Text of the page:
How does the West Virginia office differ from the federal Mine Safety and Health Administration?

Both state and federal miners’ safety agencies have essentially the same goals, but the organizations work independently of each other.

The West Virginia Office of Miners’ Health, Safety and Training is an agency within the State of West Virginia’s Department of Commerce. While our goals may replicate many of those of the federal Miners Safety and Health Administration, our agencies operate independently.

The federal Miners Safety and Health Administration (MSHA) enforces federal mining regulations, while our office enforces state regulations. And, while our offices work independently, we also cooperate in accident investigations, lending each agency’s expertise to the other to find out how to prevent future accidents.

We are conducting a joint investigation with MSHA into January’s Sago Mine accident in Upshur County and the Aracoma Mine accident in Logan County. We routinely work with MSHA in major accident investigations.

For more information about MSHA’s statutory functions, visit the U.S. Department of Labor’s MSHA web site:


Is the West Virginia Office of Miners’ Health, Safety and Training working with MSHA on  mine accident investigations?

Yes, while our offices operate independently in everyday enforcement, we work jointly with MSHA on accident investigations, sharing expertise and working together to find out the causes of mining accidents in West Virginia.

Are state or federal coal mining regulations more stringent? Whose laws take precedence?

Mining regulations are extensive and detailed. Some of West Virginia’s regulations are more stringent than federal regulations, while some federal regulations may have tighter requirements.

Both sets of laws work in conjunction to make mining in West Virginia safer.

Neither agency’s regulations can supersede the other’s. Mine operators are required to meet state and federal regulations for safety.  

How many mining deaths were there in West Virginia last year?

In 2007, there were ten mining-related fatalities in West Virginia.

Why don’t coal miners carry more oxygen for emergencies?

The self rescue oxygen units all underground miners carry provide enough clean air for about one hour, depending on how they’re used. They are designed for a quick escape and not to sustain a person for long periods.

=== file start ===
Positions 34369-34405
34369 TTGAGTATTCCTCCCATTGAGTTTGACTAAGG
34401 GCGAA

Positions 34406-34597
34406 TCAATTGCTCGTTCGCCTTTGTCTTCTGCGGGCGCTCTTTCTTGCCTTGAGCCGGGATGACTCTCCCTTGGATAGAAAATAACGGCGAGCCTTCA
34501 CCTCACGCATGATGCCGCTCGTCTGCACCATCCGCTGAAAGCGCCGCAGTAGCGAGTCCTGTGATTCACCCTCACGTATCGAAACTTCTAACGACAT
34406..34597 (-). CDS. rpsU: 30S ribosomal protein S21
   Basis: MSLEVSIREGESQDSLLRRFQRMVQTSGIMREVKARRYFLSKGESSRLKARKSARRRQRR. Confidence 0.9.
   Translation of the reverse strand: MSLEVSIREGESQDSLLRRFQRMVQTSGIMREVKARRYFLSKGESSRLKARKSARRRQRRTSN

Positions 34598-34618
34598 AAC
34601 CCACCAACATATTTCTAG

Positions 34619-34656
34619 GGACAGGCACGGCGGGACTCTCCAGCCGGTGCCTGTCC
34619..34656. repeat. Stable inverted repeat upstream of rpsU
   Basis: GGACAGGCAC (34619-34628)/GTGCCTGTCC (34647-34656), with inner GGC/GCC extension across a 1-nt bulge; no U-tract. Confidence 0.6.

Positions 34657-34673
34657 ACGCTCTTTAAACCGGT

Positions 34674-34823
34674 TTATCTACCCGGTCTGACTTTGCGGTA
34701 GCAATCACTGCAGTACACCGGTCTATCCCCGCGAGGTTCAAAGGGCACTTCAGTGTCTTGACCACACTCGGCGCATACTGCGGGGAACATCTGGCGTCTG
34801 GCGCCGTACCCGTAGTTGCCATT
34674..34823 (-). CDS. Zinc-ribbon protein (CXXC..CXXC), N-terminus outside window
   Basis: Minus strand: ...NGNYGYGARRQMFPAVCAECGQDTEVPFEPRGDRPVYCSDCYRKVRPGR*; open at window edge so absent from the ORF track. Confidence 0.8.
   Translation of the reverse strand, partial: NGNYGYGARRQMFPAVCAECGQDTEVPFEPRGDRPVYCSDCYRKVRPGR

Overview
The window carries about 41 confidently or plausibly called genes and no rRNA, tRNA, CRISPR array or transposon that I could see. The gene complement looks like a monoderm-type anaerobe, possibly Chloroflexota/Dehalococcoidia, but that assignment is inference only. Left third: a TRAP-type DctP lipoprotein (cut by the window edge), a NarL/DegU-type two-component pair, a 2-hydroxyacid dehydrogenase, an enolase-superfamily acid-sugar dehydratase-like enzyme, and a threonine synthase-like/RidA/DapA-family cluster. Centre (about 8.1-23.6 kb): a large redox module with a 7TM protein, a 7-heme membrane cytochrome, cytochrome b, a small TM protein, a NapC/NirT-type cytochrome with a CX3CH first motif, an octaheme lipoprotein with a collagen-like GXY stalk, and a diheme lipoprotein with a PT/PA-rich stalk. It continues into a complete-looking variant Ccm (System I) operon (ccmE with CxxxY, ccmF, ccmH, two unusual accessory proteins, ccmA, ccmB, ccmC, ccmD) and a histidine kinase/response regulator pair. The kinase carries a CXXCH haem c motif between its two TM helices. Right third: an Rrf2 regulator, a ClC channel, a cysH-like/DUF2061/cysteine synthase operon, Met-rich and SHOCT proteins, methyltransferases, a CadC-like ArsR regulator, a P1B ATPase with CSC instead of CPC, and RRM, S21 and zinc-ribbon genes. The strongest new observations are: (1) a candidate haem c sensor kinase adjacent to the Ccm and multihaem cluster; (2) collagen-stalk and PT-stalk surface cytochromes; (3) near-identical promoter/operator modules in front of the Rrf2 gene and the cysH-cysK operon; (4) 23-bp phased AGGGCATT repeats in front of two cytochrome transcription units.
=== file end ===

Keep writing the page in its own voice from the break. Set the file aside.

Larger oxygen canisters are cumbersome and would not be practical for miners to carry on their person. New legislation proposed by Gov. Manchin and passed by the West Virginia Legislature requires reserve oxygen and emergency supplies within underground mines.   


What caused the miscommunication about the miners’ deaths at Sago Mine on Jan. 4, 2006?

Sadly, misinformation about accident survivors was leaked from the mine rescue base to family members awaiting news at the Sago Baptist Church. We deeply regret the sorrow caused by poor communications.

The word from rescue teams deep inside the mine to the base operations near the entrance of the mine was relayed by walkie-talkie at least four times. Due to the underground atmosphere, radio waves from wireless devices travel limited distances so one rescuer must relay the information to another a short distance away, then that rescuer to another, until word reaches the base. That situation is complicated by the use of oxygen masks and rescue paraphernalia that can hamper listening and speaking acuity.

Although the words from the rescue team that first discovered the miners were, “11 items, one alive,” it apparently was misinterpreted by someone who overheard the transmission at the rescue base. That information was shared, unofficially, with someone at the church who, apparently, shared it with family members. From that point forward, the misinformation spread quickly.

Let us clarify, however, that at no time did any West Virginia mine safety officials announce that there was more than one survivor.